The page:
• McCoy had John Fox levels of conservative play.” Ouch!
  • Looks like Lynn will be staying in Buffalo in any case, and it’s not necessarily a bad hire, although while he’s clearly an outstanding position coach it would also concern me that the Bills seem to remain fixated on ground-and-pound. I am curious to see how Gus Bradley does as a defensive coordinator without Carroll.
  • The Jets are stricking with Bowles, which after one good year and one bad year is defensible if not compelling. I might have made a change if only because it’s hard to change the GM and not the coach, and if the GM has any idea what an NFL QB looks like he’s kept it very well hidden. But can I see there’s a clearly better candidate than Bowles out there? Not really.
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  • ColBatGuano

    the list of candidates includes Seattle offensive line coach and former Raiders head coach Tom Cable

    Oh sweet merciful god I don’t believe in, please make this happen. Amen.

    • Denverite

      Btw, I didn’t want to respond yesterday because I didn’t see it until this morning and the thread had passed, but the idea that any team can just draft a QB in the fourth or fifth round who projects to 2017 Siemian is insane. Siemian is going to be coming off a 2016 in which he started 14 games and posted — again — an above replacement but well below average performance. You’d draft a fourth or fifth round QB hoping that maybe in three years he could duplicate that. Hell, look at Wentz and Goff and what they did in Year One as the top two picks in the draft.

      • ColBatGuano

        True, I was a bit hyperbolic, but I still don’t think anyone is going to give up a 3rd rounder for Semian. Of course, in the NFL there is no deficit of idiots so I will be wrong about this as well.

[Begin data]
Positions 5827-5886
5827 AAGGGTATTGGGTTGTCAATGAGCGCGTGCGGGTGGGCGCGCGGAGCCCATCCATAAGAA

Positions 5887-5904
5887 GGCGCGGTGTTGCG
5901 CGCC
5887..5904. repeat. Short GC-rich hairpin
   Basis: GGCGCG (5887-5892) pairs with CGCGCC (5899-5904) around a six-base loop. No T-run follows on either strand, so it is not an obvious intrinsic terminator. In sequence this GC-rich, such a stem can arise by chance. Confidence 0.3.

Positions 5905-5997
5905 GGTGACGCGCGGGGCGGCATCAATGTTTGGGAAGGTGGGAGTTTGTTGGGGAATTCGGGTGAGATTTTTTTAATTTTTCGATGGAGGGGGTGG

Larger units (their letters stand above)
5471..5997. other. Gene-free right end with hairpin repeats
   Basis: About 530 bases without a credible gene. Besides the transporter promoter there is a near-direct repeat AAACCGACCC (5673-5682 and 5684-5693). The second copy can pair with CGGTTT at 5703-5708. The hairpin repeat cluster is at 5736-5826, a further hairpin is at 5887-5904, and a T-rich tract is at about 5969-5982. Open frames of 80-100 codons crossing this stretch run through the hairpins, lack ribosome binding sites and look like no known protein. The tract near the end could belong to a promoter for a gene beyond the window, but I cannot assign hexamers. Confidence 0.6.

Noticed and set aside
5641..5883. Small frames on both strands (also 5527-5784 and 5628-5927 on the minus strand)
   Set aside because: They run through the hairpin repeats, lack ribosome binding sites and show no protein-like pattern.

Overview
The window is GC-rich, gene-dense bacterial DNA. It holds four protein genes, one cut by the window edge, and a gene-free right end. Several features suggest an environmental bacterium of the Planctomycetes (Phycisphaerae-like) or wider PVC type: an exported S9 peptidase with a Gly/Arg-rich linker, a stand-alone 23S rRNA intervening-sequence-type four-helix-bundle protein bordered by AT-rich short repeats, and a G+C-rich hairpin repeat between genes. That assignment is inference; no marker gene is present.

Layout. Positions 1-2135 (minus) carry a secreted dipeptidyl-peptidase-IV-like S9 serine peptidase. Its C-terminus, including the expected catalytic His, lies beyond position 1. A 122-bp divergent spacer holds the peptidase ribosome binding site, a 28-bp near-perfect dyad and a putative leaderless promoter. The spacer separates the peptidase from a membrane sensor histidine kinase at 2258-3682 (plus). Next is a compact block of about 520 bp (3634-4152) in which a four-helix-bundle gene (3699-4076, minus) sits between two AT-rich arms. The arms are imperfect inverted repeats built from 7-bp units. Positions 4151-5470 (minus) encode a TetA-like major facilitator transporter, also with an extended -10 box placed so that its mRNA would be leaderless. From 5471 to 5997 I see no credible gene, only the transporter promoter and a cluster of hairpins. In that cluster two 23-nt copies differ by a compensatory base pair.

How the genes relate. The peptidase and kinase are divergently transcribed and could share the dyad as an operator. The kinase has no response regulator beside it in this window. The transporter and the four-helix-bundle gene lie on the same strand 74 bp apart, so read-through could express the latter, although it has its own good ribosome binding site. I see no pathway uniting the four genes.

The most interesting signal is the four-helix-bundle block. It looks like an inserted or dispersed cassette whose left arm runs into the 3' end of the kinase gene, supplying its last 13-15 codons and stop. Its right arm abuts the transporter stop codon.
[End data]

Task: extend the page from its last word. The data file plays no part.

• Denverite

          I’d bet that if Elway called and said they were looking to move Siemian for a second rounder (not that they’d get it; just that it’s the opening offer), the following teams would return his call:

          Jets
          Bills
          Jacksonville
          Bears
          Cowboys (as a back-up)
          49ers
          Maybe Cardinals (as a back-up)
          Maybe Rams (as an insurance policy/back-up)

          The Texans wouldn’t return the call because of the bad experience with Osweiler, and the Browns wouldn’t because they overvalue draft picks.

          • Bill Murray

            word is the Browns are considering the UNC QB in the draft

            • kped

              He’s from Ohio, but he won’t be the Browns LeBron…

              Honestly, draft the best player, the team is nowhere near contention, they really just need to take the best player instead of reaching for a mediocre QB. Ask Jacksonville how that works out…

              • kped

                From SI:

                Trubisky is such a mixed bag: While the ceiling is unquestionably high, how long will it take his NFL coaching staff to rid him of the wild variations in his footwork?

                So…Browns will draft him.

                • Bill Murray

                  and the answer will be it will take basically his whole career with the Browns

                • kped

                  Just take Garrett number 1, draft the best player at 12…don’t screw it up Browns!

                  (I actully think they won’t screw it up, I don’t think DePodesta will panic and go after a mediocre QB)

                  They may even have a shot at Kizer or Watson at 12, so don’t panic at 1, just take Garrett, he could be their Miller.

                • Harry Hardrada

                  Depodesta won’t panic. Jimmy Haslam might come across a homeless man who tells him to draft Trubisky, though.

                • Brien Jackson

                  It’s a positive sign for Cleveland that they didn’t scspegoat Hue Jackson for this seadon, anyway.

      • Scott Lemieux

        but the idea that any team can just draft a QB in the fourth or fifth round who projects to 2017 Siemian is insane.

        Well, except that this contradicts what you write below. Osweiler had the same kind of replacement level + year in 2015, and without Kubiak he was a taller Ryan Leaf. I wouldn’t want any part of Siemian as a starter and certainly wouldn’t trade anything higher than a 6th rounder for him. And I suspect that given what happened to Houston there won’t be many takers.